Maddox's goal: bend into shape

Steelers: Pittsburgh's face has changed after going 6-10, but despite his imperfections last season, QB Tommy Maddox is still part of the solution to forge a winner.

August 07, 2004|By Ken Murray | Ken Murray,SUN STAFF

LATROBE, Pa. - At age 21, Tommy Maddox was cruising the fast lane of the NFL. He was a first-round draft choice of the Denver Broncos, the likely successor to John Elway and a star in waiting.

Four weeks shy of his 33rd birthday, Maddox is officially on the flip side. The incumbent starting quarterback of the Pittsburgh Steelers will spend training camp and beyond looking over his shoulder at the future of the team.

What he sees back there is 6-foot-4 Ben Roethlisberger, a chiseled-in-stone specimen from Miami of Ohio and the Steelers' first-round pick in April.

Once the golden boy, Maddox now is being pressed by one.

"When they drafted Ben, I thought about it a lot," Maddox said of the juxtaposition. "It's amazing how roles reverse. I went from young guy in this league for a long time to now I'm the old guy. That's the way this game works."

If the Steelers are going to reverse their role as a 6-10 also-ran in the AFC North and challenge the Ravens for the division title, they almost certainly will need Maddox to rebound from his 17-interception, 41-sack season in 2003.

Not that 6-10 was all his doing. The Steelers' offensive line was in shambles, starting three players at left tackle and two at right tackle.

Their vaunted running game was a rumor and the defense couldn't force the issue the way it once did.

As a result, Maddox threw 519 passes, a franchise high, and the running game finished next-to-last, a franchise low. Not surprisingly, Maddox caught a lot of criticism.

"He did a great job two years ago," coach Bill Cowher said. "Last year a lot of people felt that Tommy had a bad year ... but it wasn't just him. There were a lot of circumstances involved."

Help came in free agency when the Steelers signed former Philadelphia Eagles running back Duce Staley, an eight-year veteran with 4,807 career rushing yards. Staley could take Jerome Bettis' starting job or simply share it.

Up front, the Steelers need Marvel Smith, held to six games last year with a neck injury, and Oliver Ross, largely ineffective all year, to restore order at the two tackle positions.

Cowher fired three starters on defense and revamped his secondary with the goal of getting quicker. He also fired defensive coordinator Tim Lewis and replaced him with 66-year-old Dick LeBeau, the originator of the zone blitz with the Steelers a decade ago.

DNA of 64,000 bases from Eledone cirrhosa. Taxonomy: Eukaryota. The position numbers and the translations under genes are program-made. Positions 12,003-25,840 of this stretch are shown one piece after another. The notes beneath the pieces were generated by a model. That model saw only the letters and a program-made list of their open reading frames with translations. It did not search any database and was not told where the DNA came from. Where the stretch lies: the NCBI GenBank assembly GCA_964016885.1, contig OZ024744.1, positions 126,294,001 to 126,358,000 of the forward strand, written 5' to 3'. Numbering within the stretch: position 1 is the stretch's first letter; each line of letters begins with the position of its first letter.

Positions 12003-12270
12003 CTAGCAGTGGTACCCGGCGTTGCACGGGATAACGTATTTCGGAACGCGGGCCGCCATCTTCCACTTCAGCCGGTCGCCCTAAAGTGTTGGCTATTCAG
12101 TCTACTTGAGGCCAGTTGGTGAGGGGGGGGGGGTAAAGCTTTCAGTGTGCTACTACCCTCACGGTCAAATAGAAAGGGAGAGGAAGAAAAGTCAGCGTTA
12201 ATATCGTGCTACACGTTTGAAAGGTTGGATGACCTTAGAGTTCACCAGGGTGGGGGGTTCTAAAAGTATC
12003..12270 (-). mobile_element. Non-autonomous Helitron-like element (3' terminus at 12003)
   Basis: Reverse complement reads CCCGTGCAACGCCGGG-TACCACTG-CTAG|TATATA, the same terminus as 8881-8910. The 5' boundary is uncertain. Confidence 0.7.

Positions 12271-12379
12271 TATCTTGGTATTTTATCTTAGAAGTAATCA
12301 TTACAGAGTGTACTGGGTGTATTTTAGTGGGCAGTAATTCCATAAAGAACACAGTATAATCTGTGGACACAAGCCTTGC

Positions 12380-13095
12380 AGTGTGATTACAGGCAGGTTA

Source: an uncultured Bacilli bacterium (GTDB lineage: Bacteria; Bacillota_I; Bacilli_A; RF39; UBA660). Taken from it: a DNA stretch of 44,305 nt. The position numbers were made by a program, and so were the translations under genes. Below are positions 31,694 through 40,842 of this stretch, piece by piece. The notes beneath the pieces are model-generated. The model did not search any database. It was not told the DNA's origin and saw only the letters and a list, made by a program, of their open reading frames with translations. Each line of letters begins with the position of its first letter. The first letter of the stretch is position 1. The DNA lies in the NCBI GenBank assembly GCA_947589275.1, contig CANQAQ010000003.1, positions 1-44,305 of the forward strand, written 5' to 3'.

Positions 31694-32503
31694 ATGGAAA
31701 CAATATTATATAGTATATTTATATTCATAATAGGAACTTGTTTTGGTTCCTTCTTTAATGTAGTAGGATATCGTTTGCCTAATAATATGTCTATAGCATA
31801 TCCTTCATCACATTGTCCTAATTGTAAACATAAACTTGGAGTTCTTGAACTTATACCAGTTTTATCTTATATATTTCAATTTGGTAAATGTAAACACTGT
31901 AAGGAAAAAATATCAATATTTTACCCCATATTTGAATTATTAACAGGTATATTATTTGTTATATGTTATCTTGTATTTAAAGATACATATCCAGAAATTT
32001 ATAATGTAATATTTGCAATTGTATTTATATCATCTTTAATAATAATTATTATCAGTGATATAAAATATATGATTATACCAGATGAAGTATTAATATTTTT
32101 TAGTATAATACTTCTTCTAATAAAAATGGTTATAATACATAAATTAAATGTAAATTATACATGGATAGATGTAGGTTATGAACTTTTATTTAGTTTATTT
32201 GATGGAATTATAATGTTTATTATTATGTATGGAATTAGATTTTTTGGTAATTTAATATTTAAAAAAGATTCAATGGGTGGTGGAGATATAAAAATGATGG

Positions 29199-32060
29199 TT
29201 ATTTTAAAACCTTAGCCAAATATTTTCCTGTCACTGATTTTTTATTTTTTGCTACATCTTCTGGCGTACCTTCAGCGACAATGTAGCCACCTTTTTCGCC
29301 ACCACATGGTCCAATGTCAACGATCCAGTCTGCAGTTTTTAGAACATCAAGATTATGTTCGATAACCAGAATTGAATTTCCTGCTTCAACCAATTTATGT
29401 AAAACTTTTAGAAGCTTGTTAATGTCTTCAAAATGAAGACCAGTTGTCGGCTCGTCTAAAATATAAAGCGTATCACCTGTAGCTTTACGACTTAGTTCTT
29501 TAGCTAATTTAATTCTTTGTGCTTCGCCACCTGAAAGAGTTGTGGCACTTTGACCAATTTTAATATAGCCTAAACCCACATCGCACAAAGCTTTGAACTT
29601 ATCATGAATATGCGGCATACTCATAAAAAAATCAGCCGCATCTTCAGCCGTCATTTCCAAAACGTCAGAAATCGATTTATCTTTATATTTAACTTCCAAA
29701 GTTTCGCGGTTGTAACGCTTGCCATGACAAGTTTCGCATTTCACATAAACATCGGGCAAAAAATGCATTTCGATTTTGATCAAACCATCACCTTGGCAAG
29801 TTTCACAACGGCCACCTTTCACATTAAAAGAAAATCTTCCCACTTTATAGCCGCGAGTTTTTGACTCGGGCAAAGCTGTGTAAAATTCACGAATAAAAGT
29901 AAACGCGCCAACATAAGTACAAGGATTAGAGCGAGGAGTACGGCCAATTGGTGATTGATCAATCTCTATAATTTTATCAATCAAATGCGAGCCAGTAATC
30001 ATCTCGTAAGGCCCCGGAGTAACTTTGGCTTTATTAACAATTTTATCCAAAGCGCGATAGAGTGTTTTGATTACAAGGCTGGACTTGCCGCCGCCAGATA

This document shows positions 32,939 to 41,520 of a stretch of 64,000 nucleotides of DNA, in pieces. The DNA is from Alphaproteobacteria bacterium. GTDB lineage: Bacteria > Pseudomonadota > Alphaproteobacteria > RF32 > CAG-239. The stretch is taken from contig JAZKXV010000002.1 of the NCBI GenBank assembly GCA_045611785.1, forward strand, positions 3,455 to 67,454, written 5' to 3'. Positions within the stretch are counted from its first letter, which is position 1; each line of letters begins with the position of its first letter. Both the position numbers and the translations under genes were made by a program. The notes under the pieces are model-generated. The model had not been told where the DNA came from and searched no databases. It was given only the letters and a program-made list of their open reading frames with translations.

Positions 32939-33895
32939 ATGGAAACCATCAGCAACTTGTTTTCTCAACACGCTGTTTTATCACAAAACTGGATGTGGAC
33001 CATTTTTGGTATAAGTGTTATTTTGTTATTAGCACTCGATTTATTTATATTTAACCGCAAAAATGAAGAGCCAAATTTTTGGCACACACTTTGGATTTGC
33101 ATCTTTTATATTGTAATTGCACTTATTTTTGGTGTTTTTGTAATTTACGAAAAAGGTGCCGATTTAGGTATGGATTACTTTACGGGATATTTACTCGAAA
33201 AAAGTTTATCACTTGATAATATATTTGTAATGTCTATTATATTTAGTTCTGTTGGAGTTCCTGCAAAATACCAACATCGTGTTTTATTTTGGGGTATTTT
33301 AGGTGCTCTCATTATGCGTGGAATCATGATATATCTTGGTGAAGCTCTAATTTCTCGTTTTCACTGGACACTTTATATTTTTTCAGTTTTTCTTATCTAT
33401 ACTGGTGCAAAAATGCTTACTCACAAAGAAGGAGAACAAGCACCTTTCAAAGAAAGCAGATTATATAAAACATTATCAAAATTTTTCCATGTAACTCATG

Still, any quick turnaround in Pittsburgh will hinge on the performance of Maddox. Even though Roethlisberger will receive bonuses worth more than $9 million as the 11th pick in the draft, he isn't expected to start anytime soon.

"I think it's always hard when you're a rookie to have a competition with a veteran player," said new offensive coordinator Ken Whisenhunt. "I think there's so much stuff thrown at you that it's hard to catch up. But he's definitely gifted with great physical tools, and we're going to give him as much as he can take."

If anything, Maddox was guilty of trying to do too much last season while the rest of the team collapsed around him. Many of his interceptions came when the Steelers were behind and forced to pass.

"Tommy's a good quarterback when he plays within himself, which he's done for us this spring and which he's done for us in the past," Whisenhunt said. "He's valuable. He does a good job."

After Roethlisberger was drafted, the Steelers gave Maddox a contract extension that includes a $2 million signing bonus spread over the season. That took the sting out of the draft pick.

"I feel appreciated," Maddox said. "I've got a job; I'm out here playing football. There's worse things. I've been unappreciated. I was sitting home this time of year. That really doesn't bother me a whole lot."

Maddox actually sat home for five years after he was cut by the New York Giants in 1996. He never realized expectations as a first-round pick in Denver and was cut by three teams. He had a stint in the Arena Football League and the now-defunct XFL before the Steelers gave him a chance as a free agent in 2001.

In 2002, Maddox revived his career with 20 touchdown passes in 11 starts, replacing Kordell Stewart. Now he's trying to hold onto his job with the newest golden boy waiting in the wings.

Maddox said he has no problem working with Roethlisberger.

"It's a working relationship, one where you're competing, you're going out trying to do the best you can and you're rooting for the other guys. All that will work itself out," he said.

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